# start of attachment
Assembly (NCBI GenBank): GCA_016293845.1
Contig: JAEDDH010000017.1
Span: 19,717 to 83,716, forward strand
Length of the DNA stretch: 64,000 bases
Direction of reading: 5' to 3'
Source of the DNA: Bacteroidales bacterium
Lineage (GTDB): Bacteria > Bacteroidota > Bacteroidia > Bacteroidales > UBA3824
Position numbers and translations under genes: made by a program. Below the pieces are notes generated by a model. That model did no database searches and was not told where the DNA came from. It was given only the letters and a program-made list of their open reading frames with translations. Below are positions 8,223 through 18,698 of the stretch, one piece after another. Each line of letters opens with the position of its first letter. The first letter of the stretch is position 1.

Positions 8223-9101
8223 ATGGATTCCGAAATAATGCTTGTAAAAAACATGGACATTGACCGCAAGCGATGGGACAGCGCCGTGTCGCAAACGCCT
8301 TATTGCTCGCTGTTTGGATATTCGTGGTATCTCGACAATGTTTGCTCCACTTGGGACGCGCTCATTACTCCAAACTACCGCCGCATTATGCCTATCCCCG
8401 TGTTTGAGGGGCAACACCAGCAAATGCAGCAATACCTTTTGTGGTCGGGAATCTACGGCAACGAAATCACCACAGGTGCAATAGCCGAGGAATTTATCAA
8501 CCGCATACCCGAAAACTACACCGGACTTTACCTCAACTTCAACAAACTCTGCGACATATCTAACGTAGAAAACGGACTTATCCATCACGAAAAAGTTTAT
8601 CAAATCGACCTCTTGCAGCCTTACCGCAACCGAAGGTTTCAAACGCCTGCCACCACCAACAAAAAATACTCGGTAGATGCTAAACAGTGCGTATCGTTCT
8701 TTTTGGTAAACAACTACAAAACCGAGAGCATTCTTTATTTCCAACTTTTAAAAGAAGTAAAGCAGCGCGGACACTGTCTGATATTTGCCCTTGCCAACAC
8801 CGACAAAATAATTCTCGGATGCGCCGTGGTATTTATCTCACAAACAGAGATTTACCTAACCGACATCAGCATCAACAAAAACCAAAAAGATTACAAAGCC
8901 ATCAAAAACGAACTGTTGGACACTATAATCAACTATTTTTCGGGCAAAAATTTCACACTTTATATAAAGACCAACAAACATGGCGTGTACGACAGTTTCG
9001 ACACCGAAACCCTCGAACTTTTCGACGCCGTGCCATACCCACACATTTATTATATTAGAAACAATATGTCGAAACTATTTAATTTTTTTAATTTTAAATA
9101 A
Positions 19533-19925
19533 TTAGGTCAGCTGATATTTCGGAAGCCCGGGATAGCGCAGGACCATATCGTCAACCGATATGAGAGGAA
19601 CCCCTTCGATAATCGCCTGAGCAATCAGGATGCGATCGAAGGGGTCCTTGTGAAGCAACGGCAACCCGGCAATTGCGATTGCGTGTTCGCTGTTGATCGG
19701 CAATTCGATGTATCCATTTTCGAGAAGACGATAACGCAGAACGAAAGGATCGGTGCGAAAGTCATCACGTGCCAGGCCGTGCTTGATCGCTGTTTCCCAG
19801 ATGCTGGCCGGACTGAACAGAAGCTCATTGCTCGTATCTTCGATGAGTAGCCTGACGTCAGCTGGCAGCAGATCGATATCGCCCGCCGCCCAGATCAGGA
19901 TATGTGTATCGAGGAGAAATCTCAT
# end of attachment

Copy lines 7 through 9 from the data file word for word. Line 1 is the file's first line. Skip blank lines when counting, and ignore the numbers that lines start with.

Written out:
Lineage (GTDB): Bacteria > Bacteroidota > Bacteroidia > Bacteroidales > UBA3824
Position numbers and translations under genes: made by a program. Below the pieces are notes generated by a model. That model did no database searches and was not told where the DNA came from. It was given only the letters and a program-made list of their open reading frames with translations. Below are positions 8,223 through 18,698 of the stretch, one piece after another. Each line of letters opens with the position of its first letter. The first letter of the stretch is position 1.

Positions 8223-9101